According to a new Quinnipiac University poll, a plurality of voters believe Barack Obama is the worst president since World War II. The poll also found that 45 percent of voters believe the United States would have been better off if Mitt Romney was managing our plutocracy. Let’s concede that living under any president is going to be a bit of a downer, and so the ones freshest in our memories are liable to be thought of as the worst – Obama and George W Bush, in this case. That’s not to say those aren’t two strong contenders, they are, but since the numbers are split along partisan lines let’s give it a few years.
What is worth noting now, though, is that the two most conservative presidents Americans have lived under since World War II remain dependably popular with voters. And not just in this poll. Contemporary Republicans always overwhelming chose Reagan, whose conservative message changed American politics for decades. And the top choice for Democrats, in this poll and others, is Bill Clinton, who, despite bringing some big liberal ideas, earthy debauchery and all manner of corruption to the Oval Office, presided over a thriving economy, declared the era of big government over and signed more consequential conservative legislative than any president since – and perhaps, anyone before him.
Religious Freedom Restoration Act.
Defense of Marriage Act.
General Agreement on Tariffs and Trade.
Bills deregulating the financial (including the repeal of Glass–Steagall) and telecommunications industries.
North American Free Trade Agreement.
Spending. During an era of economic expansion, federal spending under Bill Clinton averaged 19.8 percent of GDP (falling as low 18.3 percent at one point). In contrast, President Obama’s spending has averaged around 24 percent of GDP during the worst recovery in American history, the highest average since FDR was trying to win World War II.
Obviously, not all of the policies above are equally impressive to all conservatives, and certainly Clinton, unlike Obama, often felt compelled to engage in compromise with the House GOP. Without rendering judgment about policy, you could ask: would any of these items be tolerable to today’s Democratic Party in any form today? It seems unlikely. So considering this history, Obama’s recent assertion that if Republicans didn’t “back” to the center they would never win the presidency again, seems to be based on some faulty evidence. The GOP may never win again, and this may well be an ideological problem, but if they moved back to the traditional “center” they’d be pretty lonely. The center is always shifting, of course, but the idea that conservatives have gone off the rails while Democrats have remained stubbornly grounded in moderation isn’t supported by history. These days, after all, conservatives are busy (poorly) defending the Clinton Administration’s legacy. This isn’t particularly constructive for the GOP, but it’s certainly not as radical as you’ve been led to believe. We love Bill Clinton, right?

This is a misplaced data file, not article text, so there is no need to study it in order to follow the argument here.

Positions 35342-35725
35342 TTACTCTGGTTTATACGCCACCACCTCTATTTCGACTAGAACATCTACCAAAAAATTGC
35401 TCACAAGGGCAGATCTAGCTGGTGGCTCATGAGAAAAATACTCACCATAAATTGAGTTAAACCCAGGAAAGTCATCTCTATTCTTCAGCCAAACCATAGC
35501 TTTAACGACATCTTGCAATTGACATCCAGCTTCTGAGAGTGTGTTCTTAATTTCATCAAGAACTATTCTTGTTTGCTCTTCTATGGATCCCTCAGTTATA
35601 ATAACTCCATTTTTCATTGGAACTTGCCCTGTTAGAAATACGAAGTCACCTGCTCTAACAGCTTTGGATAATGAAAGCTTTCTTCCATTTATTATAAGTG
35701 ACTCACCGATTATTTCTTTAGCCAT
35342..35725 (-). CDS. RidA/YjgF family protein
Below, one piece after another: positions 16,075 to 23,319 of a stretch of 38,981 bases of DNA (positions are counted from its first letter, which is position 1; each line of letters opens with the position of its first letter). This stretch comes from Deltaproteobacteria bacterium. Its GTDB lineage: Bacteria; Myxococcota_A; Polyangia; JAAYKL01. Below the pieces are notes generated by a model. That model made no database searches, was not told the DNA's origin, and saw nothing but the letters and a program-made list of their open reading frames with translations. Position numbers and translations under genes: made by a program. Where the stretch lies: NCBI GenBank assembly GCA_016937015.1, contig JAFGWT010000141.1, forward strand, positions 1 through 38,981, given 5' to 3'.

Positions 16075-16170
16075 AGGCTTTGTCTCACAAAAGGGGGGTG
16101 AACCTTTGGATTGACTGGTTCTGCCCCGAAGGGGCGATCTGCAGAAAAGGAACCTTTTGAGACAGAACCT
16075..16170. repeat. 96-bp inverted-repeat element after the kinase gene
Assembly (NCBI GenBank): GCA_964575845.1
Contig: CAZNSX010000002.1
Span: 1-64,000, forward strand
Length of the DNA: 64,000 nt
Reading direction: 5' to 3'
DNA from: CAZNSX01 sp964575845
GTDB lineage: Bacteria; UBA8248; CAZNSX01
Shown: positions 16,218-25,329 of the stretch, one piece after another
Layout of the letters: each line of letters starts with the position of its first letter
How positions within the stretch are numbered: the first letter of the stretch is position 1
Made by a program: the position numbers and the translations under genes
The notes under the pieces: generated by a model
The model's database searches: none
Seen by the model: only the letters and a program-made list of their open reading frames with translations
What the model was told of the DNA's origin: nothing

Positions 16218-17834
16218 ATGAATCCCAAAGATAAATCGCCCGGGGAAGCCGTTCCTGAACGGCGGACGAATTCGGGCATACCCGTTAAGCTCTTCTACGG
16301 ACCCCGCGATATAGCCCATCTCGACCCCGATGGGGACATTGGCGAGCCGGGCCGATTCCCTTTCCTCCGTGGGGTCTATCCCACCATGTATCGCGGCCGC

It should be noted that the third most favored president is John F. Kennedy, with 15 percent of the vote. He, it has been argued by Ira Stoll and others, was also predominantly a conservative. Whether this is true or not, there are many presidents liberals would be more ideologically comfortable admiring: Nixon (Environmental Protection Agency, Consumer Protection Agency and support for universal health insurance) and Eisenhower (infrastructure spending) and Truman (original Fair Deal) and Bush I (taxes, war done right), but we still idealize Kennedy for obvious reasons. A few years back, a Gallup poll actually ranked Kennedy fourth when Americans were asked to name the greatest president of all time. Kennedy absurdly came in ahead of George Washington, Franklin Roosevelt and Thomas Jefferson.
But not better than Ronald Reagan or Abraham Lincoln. Or, for that matter, Bill Clinton.